The artwork may appear confusing at times, because it is difficult to render three-or more dimensional images and ideas on a two-dimensional page, but the artist does a spectacular job of it.

The issue #0 at the end of the collection actually answers many of the how, what, why and where questions, though adds quite a few more.

This is definitely what, in the old days, we would have called a Vertigo title - or DC UK as it became known. Its roots are in those old comics such as Doom Patrol and Shade, though it is flowering in the 21st century.
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By Sam Quixote TOP 100 REVIEWER on 17 April 2015
Format: Paperback
Nelson Jent is an out-of-shape, unemployed schlub who discovers a mysterious phone booth with a rotary dial in an alley near his flat. When he dials a specific number – H-E-R-O (the letters are underneath the numbers) – he transforms into… well, any number of random whacky “superheroes” for a short time before reverting back to his normal self! With his new powers he’s going to get revenge on the bad guys who killed his buddy.

Dial H isn’t a very good comic but I didn’t hate it. One of my issues with DC’s New 52 has been a lack of variety in the cast and if there’s one thing Dial H has plenty to spare, it’s variety. I liked the gothic Boy Chimney, the ultimate emo Captain Lachrymose, the utterly brilliant Iron Snail, and Tugboat – a dude with tugboats for hands! Those are great characters – it’s just a shame they were poorly written so the only memorable thing about them were their appearances.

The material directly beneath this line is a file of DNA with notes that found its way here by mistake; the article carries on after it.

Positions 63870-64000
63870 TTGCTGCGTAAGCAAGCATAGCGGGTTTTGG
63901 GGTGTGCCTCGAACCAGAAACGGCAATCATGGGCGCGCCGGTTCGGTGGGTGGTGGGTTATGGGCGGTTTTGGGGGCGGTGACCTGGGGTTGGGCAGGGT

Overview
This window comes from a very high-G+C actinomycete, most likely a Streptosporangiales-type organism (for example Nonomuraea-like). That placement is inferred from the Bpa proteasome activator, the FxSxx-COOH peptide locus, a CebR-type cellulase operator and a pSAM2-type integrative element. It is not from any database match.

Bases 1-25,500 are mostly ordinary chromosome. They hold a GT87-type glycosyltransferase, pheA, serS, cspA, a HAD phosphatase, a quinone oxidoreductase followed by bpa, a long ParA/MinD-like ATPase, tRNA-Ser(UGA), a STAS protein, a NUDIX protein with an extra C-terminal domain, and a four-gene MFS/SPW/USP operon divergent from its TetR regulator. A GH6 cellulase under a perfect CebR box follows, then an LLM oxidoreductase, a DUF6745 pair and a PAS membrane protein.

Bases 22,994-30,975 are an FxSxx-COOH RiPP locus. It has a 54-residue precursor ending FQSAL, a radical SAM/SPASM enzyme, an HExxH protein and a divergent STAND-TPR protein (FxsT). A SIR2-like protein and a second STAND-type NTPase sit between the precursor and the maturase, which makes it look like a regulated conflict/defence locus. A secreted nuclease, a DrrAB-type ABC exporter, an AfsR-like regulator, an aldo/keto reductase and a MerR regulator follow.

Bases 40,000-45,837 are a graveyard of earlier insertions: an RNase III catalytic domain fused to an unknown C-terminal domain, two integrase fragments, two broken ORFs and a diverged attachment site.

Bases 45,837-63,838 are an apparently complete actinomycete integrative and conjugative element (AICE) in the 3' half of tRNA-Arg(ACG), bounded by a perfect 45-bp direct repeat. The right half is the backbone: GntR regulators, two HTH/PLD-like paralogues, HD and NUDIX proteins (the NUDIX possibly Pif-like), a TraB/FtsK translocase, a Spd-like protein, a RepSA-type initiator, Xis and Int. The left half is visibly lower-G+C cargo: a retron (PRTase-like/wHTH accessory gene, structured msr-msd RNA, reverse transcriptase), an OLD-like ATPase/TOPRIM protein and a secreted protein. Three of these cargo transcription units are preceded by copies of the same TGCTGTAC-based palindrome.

The Brian Bolland covers are amazing and I liked the David Lapham-drawn issue where casual racism in older comics is addressed after Nelse transforms into Chief Mighty Arrow, who looks and sounds heap big exactly as you’d expect (also I would’ve loved to have seen David Lapham script a New 52 book – missed a trick, DC, unless he turned you down).

China Mieville is also an award-winning sci-fi novelist whose stories are set in, and are about, the modern urban environment, which is where this comic takes place – the dingy, forgotten parts of cities – so it seems like a good fit. But here’s the thing I’ve noticed: novelists do not make good comics writers (and vice versa – I dare you to try and read some of Alan Moore’s prose!) with very rare exceptions – arguably Neil Gaiman is the best example of this though Warren Ellis’ novels are pretty good too.
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By larynx on 12 Sept. 2013
Format: Paperback Verified Purchase
Dial H is what modern comics should be; A homage to golden days gone by intelligently updated. The characters are an eclectic post modern mix and the story has it's roots in a classic golden age tale. The variety of vocal styles is particularly well done. Bringing a Sci-Fi author with an extensive edgy imagination is a great starting point and the concept beats the pants off the overly used classic superhero reshuffle/showdown which the new 52 seems to be all about (i'm looking at you Justice League Dark). I heartily recommend this book and look forward to vol. 2.
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1 of 1 people found the following review helpful By jayaren18 on 16 Jun. 2013
Format: Paperback Verified Purchase
very good - looking forward to seeing how the next comics continue the saga. Worth reading, a more 'real' take on being a superhero (isn)